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New Zealanders are using the Internet to communicate more and in new ways, whether it’s to run their businesses, to teach their children or to be entertained at home. The country’s ageing telecommunications infrastructure is struggling to keep pace and the ability to remain competitive internationally depends on investment in new technologies. For this reason, the Government is investing to improve Internet access speeds in New Zealand, through the Ultra-Fast Broadband initiative. 

Broadband is defined by the International Telecommunications Union as a service which provides transmission capacity in excess of 2.0 Megabits per second (Mbps). Ultra-Fast Broadband is generally defined as services which deliver much faster speeds, in excess of 25 Mbps. For the purposes of the New Zealand Government’s Ultra-Fast Broadband initiative, having access to Ultra-Fast Broadband is taken to mean the availability of broadband services at a minimum speed of 100 Mbps Downstream (from the Internet to the user) and a minimum of 50 Mbps Upstream (from user to the Internet).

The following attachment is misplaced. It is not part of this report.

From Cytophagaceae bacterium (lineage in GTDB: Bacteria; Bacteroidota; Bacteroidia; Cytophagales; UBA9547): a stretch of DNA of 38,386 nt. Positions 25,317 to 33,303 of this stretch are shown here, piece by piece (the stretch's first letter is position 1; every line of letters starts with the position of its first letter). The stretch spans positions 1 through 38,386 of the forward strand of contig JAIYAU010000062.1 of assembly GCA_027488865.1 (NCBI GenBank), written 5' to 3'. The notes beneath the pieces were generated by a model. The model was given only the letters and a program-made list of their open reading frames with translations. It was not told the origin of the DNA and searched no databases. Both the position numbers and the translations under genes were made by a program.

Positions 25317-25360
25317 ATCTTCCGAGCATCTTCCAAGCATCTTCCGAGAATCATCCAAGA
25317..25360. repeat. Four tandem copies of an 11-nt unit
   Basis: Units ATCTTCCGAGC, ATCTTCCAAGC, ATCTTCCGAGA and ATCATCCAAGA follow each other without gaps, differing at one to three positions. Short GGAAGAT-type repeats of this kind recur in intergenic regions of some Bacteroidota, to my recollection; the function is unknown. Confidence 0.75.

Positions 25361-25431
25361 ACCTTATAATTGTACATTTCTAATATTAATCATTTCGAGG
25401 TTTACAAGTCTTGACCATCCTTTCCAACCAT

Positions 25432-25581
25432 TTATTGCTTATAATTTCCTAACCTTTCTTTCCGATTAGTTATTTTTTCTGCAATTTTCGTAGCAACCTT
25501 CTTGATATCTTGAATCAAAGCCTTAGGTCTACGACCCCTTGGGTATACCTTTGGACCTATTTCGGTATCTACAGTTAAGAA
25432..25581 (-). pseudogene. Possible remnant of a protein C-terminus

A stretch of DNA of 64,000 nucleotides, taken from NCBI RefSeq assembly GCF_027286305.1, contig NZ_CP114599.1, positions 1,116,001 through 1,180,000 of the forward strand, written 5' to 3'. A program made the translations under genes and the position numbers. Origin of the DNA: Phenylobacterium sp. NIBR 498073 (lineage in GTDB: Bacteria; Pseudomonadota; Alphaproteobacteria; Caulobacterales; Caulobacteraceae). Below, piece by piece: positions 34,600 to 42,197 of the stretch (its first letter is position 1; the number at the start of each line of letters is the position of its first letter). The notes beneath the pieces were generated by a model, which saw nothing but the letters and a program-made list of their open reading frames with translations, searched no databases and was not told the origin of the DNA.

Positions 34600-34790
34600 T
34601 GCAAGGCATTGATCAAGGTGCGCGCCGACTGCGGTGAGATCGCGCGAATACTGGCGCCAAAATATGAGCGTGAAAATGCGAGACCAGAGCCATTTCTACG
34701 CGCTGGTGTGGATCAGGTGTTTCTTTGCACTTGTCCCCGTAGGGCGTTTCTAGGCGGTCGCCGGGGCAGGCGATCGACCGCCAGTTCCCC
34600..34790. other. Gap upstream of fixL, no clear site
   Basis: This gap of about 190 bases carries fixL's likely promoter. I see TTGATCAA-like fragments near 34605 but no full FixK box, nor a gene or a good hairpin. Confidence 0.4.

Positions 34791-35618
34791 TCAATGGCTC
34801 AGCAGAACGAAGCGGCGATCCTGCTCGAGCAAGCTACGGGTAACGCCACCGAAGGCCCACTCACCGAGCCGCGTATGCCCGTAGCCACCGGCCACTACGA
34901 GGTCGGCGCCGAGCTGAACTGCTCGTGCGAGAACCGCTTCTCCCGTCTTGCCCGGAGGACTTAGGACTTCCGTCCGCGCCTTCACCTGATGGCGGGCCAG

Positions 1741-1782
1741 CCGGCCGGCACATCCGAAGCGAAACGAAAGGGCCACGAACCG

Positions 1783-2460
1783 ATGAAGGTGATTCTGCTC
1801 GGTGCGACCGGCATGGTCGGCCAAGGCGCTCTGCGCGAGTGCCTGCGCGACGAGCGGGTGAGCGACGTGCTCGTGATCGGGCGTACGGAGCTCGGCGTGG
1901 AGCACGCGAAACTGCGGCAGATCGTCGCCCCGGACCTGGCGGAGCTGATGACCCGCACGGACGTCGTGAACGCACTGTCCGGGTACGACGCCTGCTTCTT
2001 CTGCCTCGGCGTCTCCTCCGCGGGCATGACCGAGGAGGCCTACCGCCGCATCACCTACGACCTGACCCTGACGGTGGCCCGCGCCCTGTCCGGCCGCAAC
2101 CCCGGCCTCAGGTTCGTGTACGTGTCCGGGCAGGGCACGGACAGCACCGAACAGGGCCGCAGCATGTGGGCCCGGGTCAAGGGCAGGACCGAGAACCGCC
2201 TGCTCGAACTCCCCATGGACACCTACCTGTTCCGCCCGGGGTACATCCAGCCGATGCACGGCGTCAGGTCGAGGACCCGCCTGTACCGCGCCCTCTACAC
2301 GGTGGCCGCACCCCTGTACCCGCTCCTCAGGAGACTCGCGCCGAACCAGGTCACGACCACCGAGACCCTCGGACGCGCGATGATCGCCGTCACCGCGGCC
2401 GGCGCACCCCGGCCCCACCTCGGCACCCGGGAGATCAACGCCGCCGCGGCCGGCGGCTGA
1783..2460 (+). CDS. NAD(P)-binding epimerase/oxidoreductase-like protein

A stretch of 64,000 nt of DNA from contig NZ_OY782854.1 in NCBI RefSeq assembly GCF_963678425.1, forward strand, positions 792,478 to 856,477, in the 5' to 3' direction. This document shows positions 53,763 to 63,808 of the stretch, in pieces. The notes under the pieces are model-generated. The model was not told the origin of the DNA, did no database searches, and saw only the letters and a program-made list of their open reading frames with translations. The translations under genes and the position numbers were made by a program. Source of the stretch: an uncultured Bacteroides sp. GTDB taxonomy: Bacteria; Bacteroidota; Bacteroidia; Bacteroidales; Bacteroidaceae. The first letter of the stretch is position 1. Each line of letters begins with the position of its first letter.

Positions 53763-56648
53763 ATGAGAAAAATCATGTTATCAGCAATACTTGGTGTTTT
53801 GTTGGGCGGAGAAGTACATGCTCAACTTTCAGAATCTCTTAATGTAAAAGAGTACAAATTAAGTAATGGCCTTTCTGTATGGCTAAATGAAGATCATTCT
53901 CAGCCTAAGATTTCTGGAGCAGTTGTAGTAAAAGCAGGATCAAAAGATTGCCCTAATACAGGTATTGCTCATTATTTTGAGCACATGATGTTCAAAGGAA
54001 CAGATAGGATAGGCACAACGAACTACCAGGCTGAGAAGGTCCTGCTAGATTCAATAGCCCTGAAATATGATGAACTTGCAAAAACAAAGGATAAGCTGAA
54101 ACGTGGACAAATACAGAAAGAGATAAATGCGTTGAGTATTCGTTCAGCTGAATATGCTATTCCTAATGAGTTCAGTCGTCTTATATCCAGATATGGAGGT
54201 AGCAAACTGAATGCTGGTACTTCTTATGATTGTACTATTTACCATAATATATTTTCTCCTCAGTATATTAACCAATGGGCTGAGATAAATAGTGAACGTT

Uptake of faster broadband speeds has been increasing rapidly worldwide in recent years. Optical fibre technology is the most commonly preferred means of delivering Ultra-Fast Broadband services worldwide. FTTP or Fibre To The Premise services connect households and businesses to the Internet via optic fibres, which transmit data using pulses of light. Fibre services allow transmission over longer distances and at higher bandwidths (data speeds) than other forms of communications. Specifications for Ultra-Fast Broadband in New Zealand also have reference to relevant international standards developed by the Metro Ethernet Forum and the Institute of Electrical and Electronics Engineers (IEEE). 

View our UFB plans.

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